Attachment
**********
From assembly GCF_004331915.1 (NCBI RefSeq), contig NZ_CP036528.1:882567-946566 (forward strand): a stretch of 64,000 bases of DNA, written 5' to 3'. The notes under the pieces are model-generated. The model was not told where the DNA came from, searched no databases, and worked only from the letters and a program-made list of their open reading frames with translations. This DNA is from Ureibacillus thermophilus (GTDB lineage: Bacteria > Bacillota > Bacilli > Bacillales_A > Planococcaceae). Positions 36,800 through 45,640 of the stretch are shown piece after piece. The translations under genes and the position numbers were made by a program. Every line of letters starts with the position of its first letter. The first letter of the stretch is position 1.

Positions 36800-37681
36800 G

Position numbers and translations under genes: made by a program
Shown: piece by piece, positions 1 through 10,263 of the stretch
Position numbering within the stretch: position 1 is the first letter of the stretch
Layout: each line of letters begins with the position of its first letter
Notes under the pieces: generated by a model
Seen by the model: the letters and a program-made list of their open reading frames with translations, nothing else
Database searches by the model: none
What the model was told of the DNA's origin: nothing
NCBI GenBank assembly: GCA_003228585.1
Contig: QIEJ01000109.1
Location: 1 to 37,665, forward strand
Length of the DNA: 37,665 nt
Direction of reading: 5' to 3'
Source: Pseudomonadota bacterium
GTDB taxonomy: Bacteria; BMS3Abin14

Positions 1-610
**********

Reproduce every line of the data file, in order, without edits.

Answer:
From assembly GCF_004331915.1 (NCBI RefSeq), contig NZ_CP036528.1:882567-946566 (forward strand): a stretch of 64,000 bases of DNA, written 5' to 3'. The notes under the pieces are model-generated. The model was not told where the DNA came from, searched no databases, and worked only from the letters and a program-made list of their open reading frames with translations. This DNA is from Ureibacillus thermophilus (GTDB lineage: Bacteria > Bacillota > Bacilli > Bacillales_A > Planococcaceae). Positions 36,800 through 45,640 of the stretch are shown piece after piece. The translations under genes and the position numbers were made by a program. Every line of letters starts with the position of its first letter. The first letter of the stretch is position 1.

Positions 36800-37681
36800 G

Position numbers and translations under genes: made by a program
Shown: piece by piece, positions 1 through 10,263 of the stretch
Position numbering within the stretch: position 1 is the first letter of the stretch
Layout: each line of letters begins with the position of its first letter
Notes under the pieces: generated by a model
Seen by the model: the letters and a program-made list of their open reading frames with translations, nothing else
Database searches by the model: none
What the model was told of the DNA's origin: nothing
NCBI GenBank assembly: GCA_003228585.1
Contig: QIEJ01000109.1
Location: 1 to 37,665, forward strand
Length of the DNA: 37,665 nt
Direction of reading: 5' to 3'
Source: Pseudomonadota bacterium
GTDB taxonomy: Bacteria; BMS3Abin14

Positions 1-610